In 2011, Snake, who was one of my Wing Chun brothers training in Hong Kong under the tutelage of Sigung Chu Shong Tin, started a private Facebook chat group with most of the other foreigners who were living there permanently.
It was quite amazing that so many young guys from around the world had upended their lives to come and train full-time with this one man, Sigung Chu.
Sigung Chu was also a master of calligraphy.
One night, randomly, he spent an hour or so writing different things. The gift he gave me in the photo says, “Thought-force showing up,” or “Thought-force emerging.”
What he was teaching – to entice thought-force in all of us – meant we were standing still performing very slow arm movements for hours on end every day.
Wing Chun practitioners know this as the 1st form, Siu Nim Tao.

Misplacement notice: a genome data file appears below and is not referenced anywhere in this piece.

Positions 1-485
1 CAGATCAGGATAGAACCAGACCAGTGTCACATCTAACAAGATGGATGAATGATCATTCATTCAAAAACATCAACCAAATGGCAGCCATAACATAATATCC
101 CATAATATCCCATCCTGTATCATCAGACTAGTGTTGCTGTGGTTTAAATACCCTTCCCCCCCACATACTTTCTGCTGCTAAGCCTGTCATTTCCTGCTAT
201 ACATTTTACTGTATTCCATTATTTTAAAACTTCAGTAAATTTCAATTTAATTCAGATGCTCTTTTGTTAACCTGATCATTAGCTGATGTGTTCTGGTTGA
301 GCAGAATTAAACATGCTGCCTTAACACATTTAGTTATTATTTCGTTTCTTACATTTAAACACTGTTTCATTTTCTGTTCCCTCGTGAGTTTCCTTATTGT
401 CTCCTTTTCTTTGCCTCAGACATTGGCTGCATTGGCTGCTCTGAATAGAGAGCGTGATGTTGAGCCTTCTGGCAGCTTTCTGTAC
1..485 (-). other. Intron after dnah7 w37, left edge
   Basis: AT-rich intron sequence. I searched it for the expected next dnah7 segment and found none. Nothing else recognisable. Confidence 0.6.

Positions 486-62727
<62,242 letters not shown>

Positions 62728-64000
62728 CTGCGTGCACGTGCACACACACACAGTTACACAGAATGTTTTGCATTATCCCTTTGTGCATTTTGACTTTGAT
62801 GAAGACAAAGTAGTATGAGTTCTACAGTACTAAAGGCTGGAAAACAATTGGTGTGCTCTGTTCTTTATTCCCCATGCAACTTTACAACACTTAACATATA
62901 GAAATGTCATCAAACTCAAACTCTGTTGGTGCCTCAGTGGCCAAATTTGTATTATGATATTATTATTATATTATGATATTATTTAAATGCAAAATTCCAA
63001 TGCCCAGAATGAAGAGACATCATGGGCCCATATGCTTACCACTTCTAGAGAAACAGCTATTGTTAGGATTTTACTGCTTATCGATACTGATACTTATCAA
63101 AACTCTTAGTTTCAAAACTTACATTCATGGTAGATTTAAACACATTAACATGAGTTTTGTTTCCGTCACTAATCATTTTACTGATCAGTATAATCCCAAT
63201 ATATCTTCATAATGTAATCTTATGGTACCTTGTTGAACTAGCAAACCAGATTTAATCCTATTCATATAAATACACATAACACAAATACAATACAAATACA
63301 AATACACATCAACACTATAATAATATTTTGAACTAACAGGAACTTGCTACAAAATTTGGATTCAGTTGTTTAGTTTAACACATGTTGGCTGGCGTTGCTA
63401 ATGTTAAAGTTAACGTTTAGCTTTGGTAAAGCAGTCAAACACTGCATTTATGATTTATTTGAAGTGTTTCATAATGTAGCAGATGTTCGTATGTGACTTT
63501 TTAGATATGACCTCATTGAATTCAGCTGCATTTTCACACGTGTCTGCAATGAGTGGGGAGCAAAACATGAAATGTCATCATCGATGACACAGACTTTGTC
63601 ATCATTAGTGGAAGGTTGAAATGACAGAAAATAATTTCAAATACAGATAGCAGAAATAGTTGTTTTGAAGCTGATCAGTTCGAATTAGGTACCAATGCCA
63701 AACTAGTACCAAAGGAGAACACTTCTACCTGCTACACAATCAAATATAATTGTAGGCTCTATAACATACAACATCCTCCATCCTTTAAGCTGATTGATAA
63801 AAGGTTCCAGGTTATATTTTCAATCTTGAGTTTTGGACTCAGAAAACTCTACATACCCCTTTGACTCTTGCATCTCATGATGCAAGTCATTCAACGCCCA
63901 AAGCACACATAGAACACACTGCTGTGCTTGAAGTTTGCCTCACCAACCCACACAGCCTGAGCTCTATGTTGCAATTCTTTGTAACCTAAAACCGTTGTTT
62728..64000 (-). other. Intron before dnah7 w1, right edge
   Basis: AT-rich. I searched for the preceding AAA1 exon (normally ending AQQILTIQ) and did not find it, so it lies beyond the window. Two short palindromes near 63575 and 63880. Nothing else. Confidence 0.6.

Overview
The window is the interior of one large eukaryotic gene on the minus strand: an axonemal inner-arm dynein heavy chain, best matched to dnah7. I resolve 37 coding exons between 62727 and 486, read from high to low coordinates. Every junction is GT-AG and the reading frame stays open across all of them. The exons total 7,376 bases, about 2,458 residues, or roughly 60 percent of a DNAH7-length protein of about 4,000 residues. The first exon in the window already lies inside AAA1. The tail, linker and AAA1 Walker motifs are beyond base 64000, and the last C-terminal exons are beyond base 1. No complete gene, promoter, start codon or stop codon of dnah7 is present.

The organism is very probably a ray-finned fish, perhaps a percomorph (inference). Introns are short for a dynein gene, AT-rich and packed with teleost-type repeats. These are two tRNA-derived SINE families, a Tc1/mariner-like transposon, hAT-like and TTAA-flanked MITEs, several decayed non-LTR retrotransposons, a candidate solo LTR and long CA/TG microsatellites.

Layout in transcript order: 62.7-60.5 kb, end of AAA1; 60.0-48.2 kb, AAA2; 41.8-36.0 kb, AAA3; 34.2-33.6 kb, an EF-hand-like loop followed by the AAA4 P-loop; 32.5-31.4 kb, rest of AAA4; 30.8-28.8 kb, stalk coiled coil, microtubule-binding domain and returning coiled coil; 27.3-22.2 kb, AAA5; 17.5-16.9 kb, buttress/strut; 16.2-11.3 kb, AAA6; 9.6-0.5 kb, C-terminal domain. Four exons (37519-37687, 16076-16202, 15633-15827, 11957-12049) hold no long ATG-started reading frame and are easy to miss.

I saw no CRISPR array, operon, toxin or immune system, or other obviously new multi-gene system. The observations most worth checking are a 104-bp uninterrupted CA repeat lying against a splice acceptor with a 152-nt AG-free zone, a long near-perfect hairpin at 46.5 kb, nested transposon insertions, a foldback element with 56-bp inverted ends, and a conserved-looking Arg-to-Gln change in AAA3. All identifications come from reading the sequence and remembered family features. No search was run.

But even the 2nd form, Chum Kiu, and the 3rd form, Biu Jee, which involve different kinds of pivoting and stepping, can be done slowly with deliberate practice.
This is also true for the partner exercise, Chi Sau (sticking hands) – the slower, more controlled version is called Luk Sau (rolling hands).
Anyway, Snake thought it would be a good idea for all of us to get some thoughts down in the written form as a way to pool our collective perspectives on Wing Chun training methods.
Also, for each of us to gain more clarity on our own path.
I happily obliged.
Unfortunately, for whatever reason, out of the 10 or so people in the group, Snake was the only other who shared anything.
Maybe a bit of a missed opportunity for all involved.
Nevertheless, for any Wing Chun brothers & sisters who would like a different Wing Chun training perspective, just enter your name & email address below and you can download a copy of the 8-page essay I shared to the private group on 20th July, 2011: